Pfizer shares soared Friday after the company released interim data from a late-stage trial of its COVID-19 antiviral that showed it to be highly effective, raising hopes that a new treatment for the virus that is easy to administer may soon be allowed.
said its oral antiviral called Paxlovid reduced the risk of hospitalization or death by 89% in non-hospitalized high-risk adults treated within three days of symptom onset in a Phase 2/3 trial. The company said the interim data set came from 1,219 adults who were enrolled in the trial by Sept. 29. The trial stopped recruiting patients at about 70% of the 3,000 planned patients from trials across North and South America, Europe, Africa, and Asia, with 45% of patients located in the United States.
There were no deaths in patients who received Paxlovid, while 10 people on placebo died. The company is planning to submit the data to the U.S. Food and Drug Administration as part of a rolling submission for an emergency use authorization as soon as possible.
said last month that its experimental treatment called molnupiravir reduced the risk of hospitalization or death by 50% in a late-stage trial. It has already submitted an application to U.S. regulators for authorization and on Thursday won an EUA from the U.K.
Experts have said oral treatments for COVID-19 would be a game-changer as they would allow patients to be treated at home, while current treatments need to be conducted in a clinical setting using intravenous or subcutaneous infusion.
Mizuho analysts said the news was positive for Pfizer’s long-term growth and dismissed concerns an antiviral might compete with Pfizer’s vaccine.
“We believe the vast majority of people who are willing and able to
get vaccinated will still get vaccinated,” analysts led by Vamil Divan wrote in a note to clients. “However, the oral treatments will be an important option for patients who are either unvaccinated or vaccinated and looking to reduce their risk of severe illness, especially if they are at high risk for severe illness.”
The U.S. is still averaging more than 1,100 COVID deaths a day, according to a New York Times tracker, although cases and hospitalizations are declining. However, hot spots like Colorado remain, and hospitals there are struggling. And cases are starting to climb again in California and New Mexico, the tracker shows.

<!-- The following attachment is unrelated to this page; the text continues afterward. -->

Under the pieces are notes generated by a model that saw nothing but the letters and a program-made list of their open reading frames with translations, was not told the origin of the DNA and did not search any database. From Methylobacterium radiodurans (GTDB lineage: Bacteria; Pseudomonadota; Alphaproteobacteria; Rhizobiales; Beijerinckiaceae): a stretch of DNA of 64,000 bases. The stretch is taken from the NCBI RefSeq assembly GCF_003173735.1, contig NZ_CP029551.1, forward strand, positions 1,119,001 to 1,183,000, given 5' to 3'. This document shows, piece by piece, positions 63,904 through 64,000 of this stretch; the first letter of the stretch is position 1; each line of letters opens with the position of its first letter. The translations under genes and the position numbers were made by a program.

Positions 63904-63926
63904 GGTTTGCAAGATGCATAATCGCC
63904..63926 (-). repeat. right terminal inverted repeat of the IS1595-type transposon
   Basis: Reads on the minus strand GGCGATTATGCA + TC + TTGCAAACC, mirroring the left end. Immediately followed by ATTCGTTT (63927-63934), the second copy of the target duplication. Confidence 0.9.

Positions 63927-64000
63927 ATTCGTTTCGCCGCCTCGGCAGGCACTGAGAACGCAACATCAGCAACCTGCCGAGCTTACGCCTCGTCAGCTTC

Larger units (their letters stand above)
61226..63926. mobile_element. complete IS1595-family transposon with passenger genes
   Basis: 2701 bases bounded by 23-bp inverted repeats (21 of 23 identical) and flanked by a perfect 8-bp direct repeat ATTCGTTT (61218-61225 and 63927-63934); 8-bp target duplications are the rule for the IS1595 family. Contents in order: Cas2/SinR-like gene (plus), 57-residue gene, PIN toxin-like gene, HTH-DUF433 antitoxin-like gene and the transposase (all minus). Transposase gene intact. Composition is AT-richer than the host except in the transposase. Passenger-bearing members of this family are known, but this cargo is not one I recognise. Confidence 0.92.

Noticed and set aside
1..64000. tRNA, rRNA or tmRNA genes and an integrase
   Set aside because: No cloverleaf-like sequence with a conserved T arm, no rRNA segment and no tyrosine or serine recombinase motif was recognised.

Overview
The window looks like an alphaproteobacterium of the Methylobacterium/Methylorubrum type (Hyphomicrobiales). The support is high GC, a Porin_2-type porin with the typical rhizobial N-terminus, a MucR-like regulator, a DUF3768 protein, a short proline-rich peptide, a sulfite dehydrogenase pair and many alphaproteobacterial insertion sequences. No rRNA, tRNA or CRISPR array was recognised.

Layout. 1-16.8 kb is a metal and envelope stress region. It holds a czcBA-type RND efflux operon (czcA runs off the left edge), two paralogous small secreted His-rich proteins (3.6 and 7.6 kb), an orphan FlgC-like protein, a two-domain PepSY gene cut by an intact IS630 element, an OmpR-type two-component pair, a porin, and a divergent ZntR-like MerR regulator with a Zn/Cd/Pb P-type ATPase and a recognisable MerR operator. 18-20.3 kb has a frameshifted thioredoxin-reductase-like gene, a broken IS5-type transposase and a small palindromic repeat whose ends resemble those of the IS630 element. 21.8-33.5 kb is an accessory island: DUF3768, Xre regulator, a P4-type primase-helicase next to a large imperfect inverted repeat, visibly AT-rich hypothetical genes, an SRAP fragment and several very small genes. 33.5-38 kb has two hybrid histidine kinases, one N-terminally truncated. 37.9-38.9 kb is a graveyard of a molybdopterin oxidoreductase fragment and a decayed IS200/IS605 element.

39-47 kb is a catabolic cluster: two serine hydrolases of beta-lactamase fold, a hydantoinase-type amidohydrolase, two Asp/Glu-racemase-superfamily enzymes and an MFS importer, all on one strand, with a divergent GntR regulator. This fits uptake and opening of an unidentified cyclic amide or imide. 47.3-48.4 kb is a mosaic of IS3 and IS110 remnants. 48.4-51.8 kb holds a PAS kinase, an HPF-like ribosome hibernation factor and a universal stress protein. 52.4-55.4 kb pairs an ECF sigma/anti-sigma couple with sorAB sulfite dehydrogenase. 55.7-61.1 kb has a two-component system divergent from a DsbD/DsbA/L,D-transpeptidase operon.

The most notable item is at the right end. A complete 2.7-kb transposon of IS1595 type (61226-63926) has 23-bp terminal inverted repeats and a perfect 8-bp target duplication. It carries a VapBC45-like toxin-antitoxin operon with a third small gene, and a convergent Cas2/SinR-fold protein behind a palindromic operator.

The Centers for Disease Control and Prevention’s vaccine tracker is showing that 193 million people living in the U.S. are fully vaccinated, equal to 58% of the population, and still below the 70% threshold experts say is needed to stop the spread.
Globally, the vaccine push reached an important level overnight that allows for some optimism:
Elsewhere, Emergent Biosolutions
disclosed that the U.S. government has canceled a contract with the vaccine manufacturer. Emergent’s Baltimore facilities were found in March to have contaminated millions of Johnson & Johnson
COVID vaccines, causing production delays that lasted months.
The company made the disclosure on a conference call following its earnings and in a separate 8-K filing with the Securities and Exchange Commission and said the value of that dropped contract was $180 million.
Apple Inc. will no longer require customers to wear masks at many of its stores starting Friday, according to Bloomberg News, citing an internal memo it had obtained. Face masks for customers — whether they’re vaccinated or not — will no longer be required at more than 100 of the 270 Apple Stores in the U.S. starting Friday, with more stores being added in the coming days.
In overseas news, there are growing concerns that the Indian Diwali festival — or festival of lights — will create another wave of cases as millions gather for the celebration, the New York Times reported. That’s what happened last year and created a crisis that overwhelmed hospitals and crematories.
Germany set another record for new cases in a single day, according to data from the Robert Koch Institute. The country counted 37,120 new infections on Friday, beating the record of 33,949 set a day earlier.
Rapid home Covid-19 tests promise convenience and speed, but the accuracy of the tests depend on how and when you take them. WSJ’s Daniela Hernandez explains everything you need to know about at-home testing and how to get accurate results. Illustration: David Fang and Jacob Reynolds
In England, one if 50 people had COVID in the week to Oct. 30, according to data from the Office for National Statistics, or a total of more than 1.1 million.
Japan will reopen its borders for business people and students starting Monday, the Nikkei reported. But restrictions on overseas tourist arrivals will remain in place for now.
Latvia’s parliament has passed a law allowing employers to fire unvaccinated workers as it struggles to stem a rising wave of COVID infections, Reuters reported. About 61% of Latvian adults are fully vaccinated, less than the European Union average of 75%.
The new law allows businesses to suspend the unvaccinated without pay if they refuse to either get the COVID-19 jab or, if possible, to get transferred to remote work. They can then fire the employees if they do not get the vaccine in three months of the suspension.
The global tally for the coronavirus-borne illness climbed above 248.7 million on Friday, while the death toll edged above 5.03 million, according to data aggregated by Johns Hopkins University.
The U.S. continues to lead the world with a total of 46.3 million cases and 751,569 deaths.
India is second by cases after the U.S. at 34.3 million and has suffered 459,873 deaths. Brazil has second highest death toll at 608,671 and 21.8 million cases.
In Europe, Russia has the most fatalities at 239,943 deaths, followed by the U.K. at 141,826.
China, where the virus was first discovered late in 2019, has had 110,042 confirmed cases and 4,809 deaths, according to its official numbers, which are widely held to be massively understated.